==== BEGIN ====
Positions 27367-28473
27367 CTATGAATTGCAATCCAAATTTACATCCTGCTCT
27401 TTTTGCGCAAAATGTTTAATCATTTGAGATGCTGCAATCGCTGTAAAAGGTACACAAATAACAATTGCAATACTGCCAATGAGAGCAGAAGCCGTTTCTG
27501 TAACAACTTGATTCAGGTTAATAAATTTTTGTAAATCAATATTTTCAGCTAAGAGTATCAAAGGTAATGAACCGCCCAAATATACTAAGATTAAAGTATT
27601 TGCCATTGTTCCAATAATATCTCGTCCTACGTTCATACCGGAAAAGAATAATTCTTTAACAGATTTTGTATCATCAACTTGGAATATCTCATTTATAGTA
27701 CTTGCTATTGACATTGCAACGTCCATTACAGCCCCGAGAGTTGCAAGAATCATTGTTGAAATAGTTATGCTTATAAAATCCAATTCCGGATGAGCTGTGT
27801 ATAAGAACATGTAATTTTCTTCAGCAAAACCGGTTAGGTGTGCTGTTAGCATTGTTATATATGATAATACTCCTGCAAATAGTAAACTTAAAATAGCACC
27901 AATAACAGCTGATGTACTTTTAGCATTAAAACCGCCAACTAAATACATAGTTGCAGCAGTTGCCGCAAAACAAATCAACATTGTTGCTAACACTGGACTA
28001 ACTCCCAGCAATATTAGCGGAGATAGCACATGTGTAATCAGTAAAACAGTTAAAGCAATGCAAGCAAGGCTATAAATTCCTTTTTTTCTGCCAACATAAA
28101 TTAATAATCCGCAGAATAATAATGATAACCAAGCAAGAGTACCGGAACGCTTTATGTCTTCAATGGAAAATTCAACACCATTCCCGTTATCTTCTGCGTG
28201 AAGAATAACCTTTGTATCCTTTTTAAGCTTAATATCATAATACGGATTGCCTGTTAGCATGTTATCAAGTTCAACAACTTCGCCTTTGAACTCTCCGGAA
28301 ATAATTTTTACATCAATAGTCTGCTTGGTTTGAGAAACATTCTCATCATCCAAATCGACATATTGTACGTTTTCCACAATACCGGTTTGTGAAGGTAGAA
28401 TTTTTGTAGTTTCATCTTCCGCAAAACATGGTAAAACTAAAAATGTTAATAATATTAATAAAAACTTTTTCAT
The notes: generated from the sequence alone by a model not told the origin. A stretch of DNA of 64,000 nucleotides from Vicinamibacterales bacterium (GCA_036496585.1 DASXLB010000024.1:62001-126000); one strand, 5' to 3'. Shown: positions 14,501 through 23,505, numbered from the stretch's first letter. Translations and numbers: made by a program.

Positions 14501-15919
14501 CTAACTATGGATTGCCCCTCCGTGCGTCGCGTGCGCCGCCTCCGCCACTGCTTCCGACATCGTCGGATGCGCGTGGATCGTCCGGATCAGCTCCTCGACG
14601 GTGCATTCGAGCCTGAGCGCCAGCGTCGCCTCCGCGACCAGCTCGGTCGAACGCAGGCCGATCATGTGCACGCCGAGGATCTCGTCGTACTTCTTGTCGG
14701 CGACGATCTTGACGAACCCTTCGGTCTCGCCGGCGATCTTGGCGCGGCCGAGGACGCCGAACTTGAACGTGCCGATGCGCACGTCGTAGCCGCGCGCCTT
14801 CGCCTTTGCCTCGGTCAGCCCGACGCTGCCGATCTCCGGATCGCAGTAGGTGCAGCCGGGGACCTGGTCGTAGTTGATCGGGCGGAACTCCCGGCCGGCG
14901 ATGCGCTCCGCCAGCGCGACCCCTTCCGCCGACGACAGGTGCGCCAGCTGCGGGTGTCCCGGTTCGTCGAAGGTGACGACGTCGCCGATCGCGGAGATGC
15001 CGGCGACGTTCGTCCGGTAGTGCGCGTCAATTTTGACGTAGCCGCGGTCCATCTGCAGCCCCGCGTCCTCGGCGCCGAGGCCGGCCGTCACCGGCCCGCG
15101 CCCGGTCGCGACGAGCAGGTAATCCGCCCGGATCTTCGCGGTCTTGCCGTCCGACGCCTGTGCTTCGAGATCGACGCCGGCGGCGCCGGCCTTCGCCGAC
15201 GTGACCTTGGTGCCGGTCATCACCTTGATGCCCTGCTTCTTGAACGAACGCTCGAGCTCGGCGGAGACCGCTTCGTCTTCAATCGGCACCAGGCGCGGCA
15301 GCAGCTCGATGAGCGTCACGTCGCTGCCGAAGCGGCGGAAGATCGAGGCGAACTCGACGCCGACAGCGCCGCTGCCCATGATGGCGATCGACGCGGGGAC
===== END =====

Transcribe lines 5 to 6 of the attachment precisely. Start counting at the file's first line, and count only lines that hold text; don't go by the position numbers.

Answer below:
27601 TGCCATTGTTCCAATAATATCTCGTCCTACGTTCATACCGGAAAAGAATAATTCTTTAACAGATTTTGTATCATCAACTTGGAATATCTCATTTATAGTA
27701 CTTGCTATTGACATTGCAACGTCCATTACAGCCCCGAGAGTTGCAAGAATCATTGTTGAAATAGTTATGCTTATAAAATCCAATTCCGGATGAGCTGTGT